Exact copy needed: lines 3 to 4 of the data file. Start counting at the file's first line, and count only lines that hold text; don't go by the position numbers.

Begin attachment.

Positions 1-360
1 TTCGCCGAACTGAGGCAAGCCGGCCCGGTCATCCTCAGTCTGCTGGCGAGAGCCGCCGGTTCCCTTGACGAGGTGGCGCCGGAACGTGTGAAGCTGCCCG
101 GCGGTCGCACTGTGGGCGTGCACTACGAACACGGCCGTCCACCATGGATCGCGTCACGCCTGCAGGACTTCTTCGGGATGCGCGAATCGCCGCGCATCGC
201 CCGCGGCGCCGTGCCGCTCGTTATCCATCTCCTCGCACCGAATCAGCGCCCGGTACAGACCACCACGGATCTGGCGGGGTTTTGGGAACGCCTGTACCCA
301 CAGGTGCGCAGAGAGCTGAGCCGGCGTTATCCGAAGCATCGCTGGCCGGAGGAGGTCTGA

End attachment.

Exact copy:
101 GCGGTCGCACTGTGGGCGTGCACTACGAACACGGCCGTCCACCATGGATCGCGTCACGCCTGCAGGACTTCTTCGGGATGCGCGAATCGCCGCGCATCGC
201 CCGCGGCGCCGTGCCGCTCGTTATCCATCTCCTCGCACCGAATCAGCGCCCGGTACAGACCACCACGGATCTGGCGGGGTTTTGGGAACGCCTGTACCCA